Cyberonics reneged on its "Lifetime Reimbursement Guarantee". Click on the image to learn how you can help...

Wednesday, December 26, 2012

Cyberonics Announces 100,000th Patient Implant of VNS Therapy®

Cyberonics Announces 100,000th Patient Implant of VNS Therapy®

Announcement highlights important patient milestone during 25th anniversary year

HOUSTON, Dec. 20, 2012 /PRNewswire/ -- Cyberonics, Inc. (NASDAQ: CYBX) today announced the 100,000th patient implant of its Vagus Nerve Stimulation (VNS) Therapy system. The announcement comes as Cyberonics recognizes a milestone year marking the 25th anniversary of the company's founding. The VNS Therapy System for the treatment of epilepsy received CE Mark approval 18 years ago, and this year marks the 15th anniversary of approval by the United States Food and Drug Administration (FDA).
According to an Institute of Medicine Report released earlier this year, approximately one in 26 people will develop epilepsy at some point during their lives. VNS Therapy is a unique device-based treatment option specifically developed for people with refractory epilepsy. Epilepsy is considered refractory when seizures are not adequately controlled by medications alone or when the side effects associated with seizure medications are intolerable. Recently-published data from New York University clinician researchers show that more than 60 percent of people with refractory epilepsy treated with adjunctive VNS Therapy experience 50 percent or greater reduction in seizures. Clinician researchers from Emory University have also shown in a recent publication that adding VNS Therapy to the treatment regimen of patients experiencing refractory epilepsy is associated with significant reductions in resource utilization (ER visits, hospitalizations, and inpatient days) and epilepsy‐related clinical events, as well as a net cost savings after 1.5 years.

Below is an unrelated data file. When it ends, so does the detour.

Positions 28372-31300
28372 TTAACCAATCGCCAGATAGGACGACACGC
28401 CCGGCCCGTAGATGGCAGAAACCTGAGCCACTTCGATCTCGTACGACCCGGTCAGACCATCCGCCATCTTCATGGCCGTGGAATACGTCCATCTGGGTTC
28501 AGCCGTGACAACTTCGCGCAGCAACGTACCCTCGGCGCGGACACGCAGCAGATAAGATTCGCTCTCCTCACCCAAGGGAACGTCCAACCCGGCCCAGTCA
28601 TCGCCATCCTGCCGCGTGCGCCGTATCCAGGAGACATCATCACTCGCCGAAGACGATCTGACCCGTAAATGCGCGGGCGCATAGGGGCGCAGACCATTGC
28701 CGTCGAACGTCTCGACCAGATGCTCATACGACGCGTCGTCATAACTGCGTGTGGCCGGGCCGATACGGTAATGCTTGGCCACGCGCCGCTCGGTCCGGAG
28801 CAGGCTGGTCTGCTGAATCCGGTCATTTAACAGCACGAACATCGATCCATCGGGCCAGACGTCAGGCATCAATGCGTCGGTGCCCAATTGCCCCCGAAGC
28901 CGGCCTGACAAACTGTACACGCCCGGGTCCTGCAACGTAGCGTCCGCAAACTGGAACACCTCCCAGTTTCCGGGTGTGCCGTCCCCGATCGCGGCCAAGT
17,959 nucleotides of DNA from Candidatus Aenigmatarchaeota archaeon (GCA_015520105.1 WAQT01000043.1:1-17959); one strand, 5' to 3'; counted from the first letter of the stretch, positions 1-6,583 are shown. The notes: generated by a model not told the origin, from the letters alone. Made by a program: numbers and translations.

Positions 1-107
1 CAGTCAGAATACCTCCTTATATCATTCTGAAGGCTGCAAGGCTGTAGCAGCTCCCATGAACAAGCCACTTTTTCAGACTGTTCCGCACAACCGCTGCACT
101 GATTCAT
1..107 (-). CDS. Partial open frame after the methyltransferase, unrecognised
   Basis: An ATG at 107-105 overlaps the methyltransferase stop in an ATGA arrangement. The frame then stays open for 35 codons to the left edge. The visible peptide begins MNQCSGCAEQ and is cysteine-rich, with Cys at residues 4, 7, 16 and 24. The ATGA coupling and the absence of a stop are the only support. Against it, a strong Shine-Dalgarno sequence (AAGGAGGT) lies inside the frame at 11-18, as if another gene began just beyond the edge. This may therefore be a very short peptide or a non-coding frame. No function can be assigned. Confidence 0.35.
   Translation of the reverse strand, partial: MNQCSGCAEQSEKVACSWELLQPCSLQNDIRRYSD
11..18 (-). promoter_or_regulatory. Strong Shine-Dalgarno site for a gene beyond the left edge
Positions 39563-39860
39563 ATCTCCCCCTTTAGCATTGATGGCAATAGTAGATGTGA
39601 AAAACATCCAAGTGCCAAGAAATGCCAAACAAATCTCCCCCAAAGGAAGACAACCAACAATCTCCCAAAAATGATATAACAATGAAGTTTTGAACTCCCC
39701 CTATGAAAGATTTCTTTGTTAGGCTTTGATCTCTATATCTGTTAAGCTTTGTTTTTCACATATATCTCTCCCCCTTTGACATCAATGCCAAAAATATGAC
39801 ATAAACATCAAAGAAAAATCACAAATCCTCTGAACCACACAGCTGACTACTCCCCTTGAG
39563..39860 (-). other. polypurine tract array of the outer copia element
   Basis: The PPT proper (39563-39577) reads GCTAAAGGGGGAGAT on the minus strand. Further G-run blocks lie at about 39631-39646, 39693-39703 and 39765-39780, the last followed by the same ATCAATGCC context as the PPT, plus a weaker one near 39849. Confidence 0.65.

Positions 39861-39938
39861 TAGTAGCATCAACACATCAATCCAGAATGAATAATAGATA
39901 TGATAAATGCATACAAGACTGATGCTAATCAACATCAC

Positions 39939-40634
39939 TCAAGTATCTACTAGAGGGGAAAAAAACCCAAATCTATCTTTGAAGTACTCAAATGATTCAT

"Cyberonics is proud to acknowledge this important milestone and the impact VNS Therapy has made on the lives of so many people with epilepsy and their families," said Dan Moore , Cyberonics' President and Chief Executive Officer. "We look forward to expanding access to VNS Therapy and innovating new therapeutic options for patients around the world."
VNS Therapy device technology has evolved over time to become smaller, have a longer battery life and offer new programming functionalities. The latest model of VNS Therapy, the AspireHC® generator, is available in the U.S. and in Europe. The AspireHC generator offers physicians and patients additional options, such as longer battery life, improved electronics and enhanced programming features. Cyberonics continues to develop new device-based solutions for epilepsy, including the ProGuardian™ system, an innovative, in-home monitoring system; the AspireSR™ generator, a VNS Therapy system featuring automatic magnet-mode stimulation; and Relay™, a wireless-enabled generator.

Friday, December 14, 2012

[Will electroconvulsive therapy disappear in the near future?].


[Will electroconvulsive therapy disappear in the near future?].

[Article in Japanese]


Department of Neuropsychiatry, Interdisciplinary Graduate School of Medicine and Engineering, University of Yamanashi.


Electroconvulsive therapy (ECT) has been widely used, with some modification of its methods, for the treatment of refractory mental disorders. In Japan, brief-pulse ECT was approved in 2002 under conditions that well-trained psychiatrists should administer ECT and that modified ECT is mandatory. However, unmodified ECT is still often performed in Japan. We have to improve safety of ECT further. Major indications for ECT are depression and catatonia. Mechanisms of ECT are still unknown, but the neurogenesis hypothesis is promising. Furthermore, several brain stimulation techniques without seizure induction, such as transcranial magnetic stimulation, vagus nerve stimulation, deep brain stimulation and transcranial direct current stimulation, have been introduced for the treatment of refractory mental disorders. Ethical criteria must be determined for further research and treatment with these techniques.
[PubMed - in process]